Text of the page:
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How play therapy helped my daughter and saved my sanity

Based out of Dallas, Texas, Mary McCoy is a writer and social worker for disenfranchised women and children. She's a single mom, lover of Texas barbecue, and a die-hard fan of yoga

Play therapists can give parents the extra support they need

I freaked out the other day when my 3-year-old hit her arm and said, "Mommy, isn't it so funny when I hurt myself?"

"No, baby. No, it isn't," I said. It was all I could think to say in that moment. All of my anxieties ceased floating in the air around me and came to rest firmly on my shoulders. Instead of stepping into her thoughts and trying to understand them more fully, I became paralyzed in my own.

Is something wrong with her? Am I missing something? She's only 3 — why would she want to hurt herself?

Sometimes, I think I know too much. I'm a social worker for disenfranchised women. I know what happens when mommies don't see the signs that something is amiss in their kids' lives. The outcomes are not good. Unfortunately, my knowledge manifests itself in hypervigilance and a commitment to never miss the signs that something is going wrong in my child's life. As a single parent with only one set of eyes, one set of ears and 24 hours in a day, that commitment is a heavy load to bear.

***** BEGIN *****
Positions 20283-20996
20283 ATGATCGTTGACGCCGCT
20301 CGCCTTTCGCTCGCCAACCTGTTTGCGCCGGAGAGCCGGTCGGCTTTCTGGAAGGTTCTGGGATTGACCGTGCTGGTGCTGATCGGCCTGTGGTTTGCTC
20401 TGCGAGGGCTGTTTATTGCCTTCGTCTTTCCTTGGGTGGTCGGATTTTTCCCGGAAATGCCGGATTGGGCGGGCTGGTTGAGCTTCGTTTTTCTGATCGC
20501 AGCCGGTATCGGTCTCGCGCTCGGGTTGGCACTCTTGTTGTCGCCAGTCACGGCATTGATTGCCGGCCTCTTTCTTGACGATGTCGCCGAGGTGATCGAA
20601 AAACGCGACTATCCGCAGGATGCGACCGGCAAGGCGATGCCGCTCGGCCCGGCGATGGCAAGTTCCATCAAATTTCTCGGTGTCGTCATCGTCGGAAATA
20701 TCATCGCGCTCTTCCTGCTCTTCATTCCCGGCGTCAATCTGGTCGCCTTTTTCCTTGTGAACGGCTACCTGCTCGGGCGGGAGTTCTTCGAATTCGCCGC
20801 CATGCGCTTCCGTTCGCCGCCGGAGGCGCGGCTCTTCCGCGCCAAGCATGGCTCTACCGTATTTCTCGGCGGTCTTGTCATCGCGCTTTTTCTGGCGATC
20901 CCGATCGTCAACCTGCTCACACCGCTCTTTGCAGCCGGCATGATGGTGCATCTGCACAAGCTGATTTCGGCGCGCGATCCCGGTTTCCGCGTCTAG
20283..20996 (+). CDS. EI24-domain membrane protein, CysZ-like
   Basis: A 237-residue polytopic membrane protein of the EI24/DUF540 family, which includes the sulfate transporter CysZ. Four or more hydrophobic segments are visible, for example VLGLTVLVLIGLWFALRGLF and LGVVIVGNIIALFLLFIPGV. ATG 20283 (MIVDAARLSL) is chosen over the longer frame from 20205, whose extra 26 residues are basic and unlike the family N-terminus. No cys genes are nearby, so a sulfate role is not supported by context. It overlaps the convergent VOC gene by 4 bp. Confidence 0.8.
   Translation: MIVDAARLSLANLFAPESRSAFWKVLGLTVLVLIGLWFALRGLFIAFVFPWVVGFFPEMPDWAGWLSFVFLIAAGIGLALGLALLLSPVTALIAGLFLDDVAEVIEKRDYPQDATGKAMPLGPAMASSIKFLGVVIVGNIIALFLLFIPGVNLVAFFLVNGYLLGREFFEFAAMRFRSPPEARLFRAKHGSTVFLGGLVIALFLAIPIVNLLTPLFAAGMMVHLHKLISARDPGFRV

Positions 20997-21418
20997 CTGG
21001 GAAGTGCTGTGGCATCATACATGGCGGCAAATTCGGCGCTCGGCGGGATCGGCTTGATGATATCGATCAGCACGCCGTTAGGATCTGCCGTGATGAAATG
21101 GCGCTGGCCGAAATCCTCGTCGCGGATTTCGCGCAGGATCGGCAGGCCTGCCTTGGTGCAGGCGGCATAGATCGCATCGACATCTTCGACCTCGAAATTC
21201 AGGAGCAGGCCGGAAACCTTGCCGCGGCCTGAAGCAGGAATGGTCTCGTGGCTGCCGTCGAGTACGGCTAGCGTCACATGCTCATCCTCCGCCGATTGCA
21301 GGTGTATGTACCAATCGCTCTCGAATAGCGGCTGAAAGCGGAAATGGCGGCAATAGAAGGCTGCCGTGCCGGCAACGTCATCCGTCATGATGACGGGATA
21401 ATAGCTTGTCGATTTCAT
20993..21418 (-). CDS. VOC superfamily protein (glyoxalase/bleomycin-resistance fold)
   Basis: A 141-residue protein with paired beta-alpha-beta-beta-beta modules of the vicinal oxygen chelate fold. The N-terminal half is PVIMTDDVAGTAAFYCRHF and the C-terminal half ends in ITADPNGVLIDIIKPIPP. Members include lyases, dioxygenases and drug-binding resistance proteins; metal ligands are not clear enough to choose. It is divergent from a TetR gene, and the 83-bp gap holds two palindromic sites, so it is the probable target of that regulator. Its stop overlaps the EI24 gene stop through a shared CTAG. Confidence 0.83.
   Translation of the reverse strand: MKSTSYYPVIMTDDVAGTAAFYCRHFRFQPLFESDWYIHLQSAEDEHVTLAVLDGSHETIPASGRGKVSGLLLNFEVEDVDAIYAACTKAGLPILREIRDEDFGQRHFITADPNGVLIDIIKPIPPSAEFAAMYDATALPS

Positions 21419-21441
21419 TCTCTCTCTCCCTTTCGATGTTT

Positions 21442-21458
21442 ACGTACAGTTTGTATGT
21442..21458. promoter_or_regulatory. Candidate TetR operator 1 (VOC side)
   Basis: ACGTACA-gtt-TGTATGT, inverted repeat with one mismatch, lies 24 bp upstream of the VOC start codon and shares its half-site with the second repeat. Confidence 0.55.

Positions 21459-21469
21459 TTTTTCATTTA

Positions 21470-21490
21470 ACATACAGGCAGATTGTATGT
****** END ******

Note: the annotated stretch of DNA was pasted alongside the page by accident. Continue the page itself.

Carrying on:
In the aftermath of my kid's brief foray into slapping herself, I did what I wish I had done months ago. I called up a play therapist. I hoped that she could help my daughter cope in a way I apparently couldn't. "My daughter needs help," I told her over the phone. "She hit herself. I think the custody ups and downs are upsetting her, and I don't think I'm doing enough to help her."

After I hung up the phone, relief washed over me. My phone call had purchased an extra set of eyes and ears. It had purchased a pair of shoulders with which to bear the heavy load of caring for my daughter. Every adult in my world — myself included — wants more than anything for my child to be OK. I fear that the desire for her to be OK crowds out her ability to not be OK, even when things are going wrong. By calling the therapist, I gave my child the space to not be OK with an objective and caring adult. And I allowed an objective adult to shoulder the burden with me.

When my daughter's appointment came, I sat in the waiting room while she went to play with her therapist. I could hear them clattering around with paints, puzzles and dolls. They emerged from the playroom and the therapist looked at me. "She's really well-adjusted," she said. "No cause for concern during this first session."

My daughter is OK. And with some support and an extra set of eyes, I am too.

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